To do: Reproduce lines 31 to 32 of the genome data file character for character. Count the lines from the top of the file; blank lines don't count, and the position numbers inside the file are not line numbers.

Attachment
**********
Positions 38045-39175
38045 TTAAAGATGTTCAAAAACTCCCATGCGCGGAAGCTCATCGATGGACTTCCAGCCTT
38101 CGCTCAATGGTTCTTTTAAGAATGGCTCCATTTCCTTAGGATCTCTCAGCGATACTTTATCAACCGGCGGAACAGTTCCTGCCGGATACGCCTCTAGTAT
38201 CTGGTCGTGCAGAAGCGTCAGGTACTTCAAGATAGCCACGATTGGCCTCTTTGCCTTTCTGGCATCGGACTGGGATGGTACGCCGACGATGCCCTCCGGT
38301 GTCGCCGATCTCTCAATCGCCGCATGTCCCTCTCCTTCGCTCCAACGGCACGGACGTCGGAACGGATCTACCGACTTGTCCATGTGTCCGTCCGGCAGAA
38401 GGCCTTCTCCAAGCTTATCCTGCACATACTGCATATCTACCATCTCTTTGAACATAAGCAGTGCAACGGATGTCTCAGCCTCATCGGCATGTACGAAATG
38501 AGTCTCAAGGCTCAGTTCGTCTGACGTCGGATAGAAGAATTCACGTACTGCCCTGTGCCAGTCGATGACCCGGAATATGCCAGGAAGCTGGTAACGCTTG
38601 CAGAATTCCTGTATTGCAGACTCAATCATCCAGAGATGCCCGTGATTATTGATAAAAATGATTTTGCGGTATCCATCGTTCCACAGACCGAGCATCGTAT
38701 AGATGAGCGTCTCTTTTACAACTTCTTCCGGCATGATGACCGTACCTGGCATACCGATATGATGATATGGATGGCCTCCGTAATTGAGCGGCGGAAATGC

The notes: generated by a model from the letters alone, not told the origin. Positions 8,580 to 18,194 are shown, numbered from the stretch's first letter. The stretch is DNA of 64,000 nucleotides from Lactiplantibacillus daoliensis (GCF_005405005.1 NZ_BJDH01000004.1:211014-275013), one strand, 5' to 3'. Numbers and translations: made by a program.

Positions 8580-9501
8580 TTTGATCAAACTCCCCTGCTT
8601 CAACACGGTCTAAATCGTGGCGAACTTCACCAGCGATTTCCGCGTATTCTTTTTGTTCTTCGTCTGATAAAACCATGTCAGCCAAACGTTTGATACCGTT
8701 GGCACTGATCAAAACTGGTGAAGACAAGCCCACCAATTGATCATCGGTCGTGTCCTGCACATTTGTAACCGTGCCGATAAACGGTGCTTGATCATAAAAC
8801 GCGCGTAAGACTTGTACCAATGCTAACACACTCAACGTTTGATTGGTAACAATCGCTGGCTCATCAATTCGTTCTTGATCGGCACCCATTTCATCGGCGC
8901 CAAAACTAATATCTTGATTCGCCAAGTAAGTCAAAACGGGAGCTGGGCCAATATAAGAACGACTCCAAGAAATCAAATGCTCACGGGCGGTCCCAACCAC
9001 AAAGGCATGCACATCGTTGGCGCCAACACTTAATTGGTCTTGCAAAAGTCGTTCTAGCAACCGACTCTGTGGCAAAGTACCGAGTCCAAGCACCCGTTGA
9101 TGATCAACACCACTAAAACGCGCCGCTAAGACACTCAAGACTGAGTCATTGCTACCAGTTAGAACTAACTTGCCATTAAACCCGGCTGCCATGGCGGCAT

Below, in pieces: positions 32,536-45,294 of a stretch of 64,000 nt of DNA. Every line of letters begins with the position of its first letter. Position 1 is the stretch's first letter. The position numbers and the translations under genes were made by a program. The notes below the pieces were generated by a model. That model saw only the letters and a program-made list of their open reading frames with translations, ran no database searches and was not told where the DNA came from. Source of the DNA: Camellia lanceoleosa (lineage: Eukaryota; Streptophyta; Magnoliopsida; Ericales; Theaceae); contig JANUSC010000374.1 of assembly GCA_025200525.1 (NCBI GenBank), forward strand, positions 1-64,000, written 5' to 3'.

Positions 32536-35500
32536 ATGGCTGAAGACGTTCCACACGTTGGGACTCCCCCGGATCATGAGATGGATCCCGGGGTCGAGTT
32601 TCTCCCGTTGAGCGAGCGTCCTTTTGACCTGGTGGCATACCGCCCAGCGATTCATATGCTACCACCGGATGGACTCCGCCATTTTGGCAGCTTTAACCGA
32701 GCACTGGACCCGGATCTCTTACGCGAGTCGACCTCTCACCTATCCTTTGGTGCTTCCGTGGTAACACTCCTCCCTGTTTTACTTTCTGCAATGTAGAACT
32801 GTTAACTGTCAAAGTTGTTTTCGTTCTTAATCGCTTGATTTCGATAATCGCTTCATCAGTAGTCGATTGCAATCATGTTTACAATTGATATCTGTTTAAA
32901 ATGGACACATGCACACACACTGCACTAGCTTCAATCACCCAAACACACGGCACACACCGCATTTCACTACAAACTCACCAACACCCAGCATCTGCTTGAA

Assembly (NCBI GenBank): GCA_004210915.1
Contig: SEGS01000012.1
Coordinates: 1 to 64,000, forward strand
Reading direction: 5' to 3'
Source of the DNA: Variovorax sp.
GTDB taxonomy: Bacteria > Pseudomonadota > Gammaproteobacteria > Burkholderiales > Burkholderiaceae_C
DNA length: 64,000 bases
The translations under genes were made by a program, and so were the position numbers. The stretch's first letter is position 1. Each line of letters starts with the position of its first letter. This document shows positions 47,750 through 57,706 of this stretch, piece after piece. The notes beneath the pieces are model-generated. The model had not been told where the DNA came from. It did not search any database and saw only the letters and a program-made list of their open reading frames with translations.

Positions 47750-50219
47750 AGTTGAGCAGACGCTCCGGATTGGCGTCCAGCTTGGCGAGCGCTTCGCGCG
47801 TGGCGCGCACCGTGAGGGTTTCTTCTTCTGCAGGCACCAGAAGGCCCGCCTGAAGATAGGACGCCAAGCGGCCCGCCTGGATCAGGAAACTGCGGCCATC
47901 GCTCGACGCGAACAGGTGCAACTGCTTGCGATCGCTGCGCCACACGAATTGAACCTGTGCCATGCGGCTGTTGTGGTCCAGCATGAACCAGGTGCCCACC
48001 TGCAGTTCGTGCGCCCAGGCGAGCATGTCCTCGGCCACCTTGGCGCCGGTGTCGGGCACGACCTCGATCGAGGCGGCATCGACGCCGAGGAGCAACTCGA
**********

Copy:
GTDB taxonomy: Bacteria > Pseudomonadota > Gammaproteobacteria > Burkholderiales > Burkholderiaceae_C
DNA length: 64,000 bases